Editor’s Note: The “V&V Q&A” is an e-publication from the Center for Vision & Values at Grove City College. Each issue will present an interview with an intriguing thinker or opinion-maker that we hope will prove illuminating to readers everywhere. In this latest edition, Dr. Paul Kengor, the executive director of the Center for Vision & Values, interviews Grove City College President Richard G. Jewell in the next of a series of Q&As with participants in the upcoming April 10-11 conference, “Church & State in 2008,” to be held on the campus of Grove City College.
V&V: President Jewell, our fourth annual conference, “Church & State in 2008,”deals with questions much older than the current political season. We are going back into the past to shed light on this fascinating subject. In so doing, we cannot skip the presidential election of 1960 between Democratic nominee John F. Kennedy and Republican nominee Richard M. Nixon. Before hitting the paramount issue of that election, which was the religion question, let’s back up a bit: First, tell us a little about the Kennedy-Nixon relationship prior to the 1960 race. Did they know one another?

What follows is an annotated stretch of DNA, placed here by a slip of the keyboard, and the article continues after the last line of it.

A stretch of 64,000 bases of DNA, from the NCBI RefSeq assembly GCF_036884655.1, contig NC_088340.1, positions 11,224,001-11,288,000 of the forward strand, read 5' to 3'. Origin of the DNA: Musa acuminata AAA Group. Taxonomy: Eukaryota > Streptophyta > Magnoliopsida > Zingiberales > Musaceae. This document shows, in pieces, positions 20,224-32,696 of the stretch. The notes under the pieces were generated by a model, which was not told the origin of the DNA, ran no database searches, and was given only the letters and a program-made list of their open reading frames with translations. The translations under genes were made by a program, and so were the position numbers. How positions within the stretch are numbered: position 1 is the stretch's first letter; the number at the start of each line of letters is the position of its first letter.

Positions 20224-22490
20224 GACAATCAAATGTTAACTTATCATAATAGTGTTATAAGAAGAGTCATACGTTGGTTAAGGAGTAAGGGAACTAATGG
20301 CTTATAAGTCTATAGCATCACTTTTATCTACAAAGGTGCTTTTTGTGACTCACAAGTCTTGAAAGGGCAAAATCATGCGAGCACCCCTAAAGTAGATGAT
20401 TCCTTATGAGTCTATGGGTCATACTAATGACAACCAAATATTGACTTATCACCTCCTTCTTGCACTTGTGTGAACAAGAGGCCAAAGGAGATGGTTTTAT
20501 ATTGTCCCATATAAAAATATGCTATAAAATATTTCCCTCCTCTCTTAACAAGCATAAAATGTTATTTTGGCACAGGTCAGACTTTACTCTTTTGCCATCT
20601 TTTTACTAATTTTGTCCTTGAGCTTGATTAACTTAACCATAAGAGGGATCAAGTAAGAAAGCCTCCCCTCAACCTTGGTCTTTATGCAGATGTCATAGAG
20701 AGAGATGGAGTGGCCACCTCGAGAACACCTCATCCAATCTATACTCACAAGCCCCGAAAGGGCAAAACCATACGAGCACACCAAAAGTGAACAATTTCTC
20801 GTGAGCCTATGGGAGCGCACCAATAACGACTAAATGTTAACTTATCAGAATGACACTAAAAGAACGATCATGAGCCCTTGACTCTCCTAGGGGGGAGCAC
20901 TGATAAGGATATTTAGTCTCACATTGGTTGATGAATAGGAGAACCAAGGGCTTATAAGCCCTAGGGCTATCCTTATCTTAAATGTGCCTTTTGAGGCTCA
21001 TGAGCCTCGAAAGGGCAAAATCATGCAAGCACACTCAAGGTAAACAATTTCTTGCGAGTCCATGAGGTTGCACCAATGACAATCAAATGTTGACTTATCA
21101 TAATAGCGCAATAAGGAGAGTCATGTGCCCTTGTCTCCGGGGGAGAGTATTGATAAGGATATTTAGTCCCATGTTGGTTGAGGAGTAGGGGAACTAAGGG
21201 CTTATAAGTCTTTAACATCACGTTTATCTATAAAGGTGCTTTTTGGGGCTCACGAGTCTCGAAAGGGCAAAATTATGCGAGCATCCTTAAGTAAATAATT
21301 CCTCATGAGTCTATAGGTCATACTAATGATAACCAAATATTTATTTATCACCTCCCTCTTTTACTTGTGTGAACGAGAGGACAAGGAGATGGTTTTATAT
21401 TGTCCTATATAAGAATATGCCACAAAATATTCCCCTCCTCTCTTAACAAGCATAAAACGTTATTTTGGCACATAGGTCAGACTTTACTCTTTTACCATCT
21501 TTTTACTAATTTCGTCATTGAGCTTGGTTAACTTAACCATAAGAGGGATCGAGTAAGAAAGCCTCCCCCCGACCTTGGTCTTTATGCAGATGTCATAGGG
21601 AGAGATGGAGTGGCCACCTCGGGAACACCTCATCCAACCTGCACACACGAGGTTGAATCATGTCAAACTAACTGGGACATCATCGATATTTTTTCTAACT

Richard G. Jewell: Dick Nixon and Jack Kennedy, both WWII naval officers with service in the South Pacific, entered Congress in 1946. Kennedy was a war hero, a wealthy bon vivant from Massachusetts; Nixon, more serious and austere, lacking wealth, from California. Although of different parties, they knew each other well and were quite familiar with the early political careers of one another. In 1947 they rode together by train from Washington, DC (and came back that night together in a sleeper) to McKeesport, Pennsylvania (just outside Pittsburgh), in order to debate the Taft-Hartley Labor Act. Nixon was for it, Kennedy was against it. They were both young men greatly on the rise in their respective parties.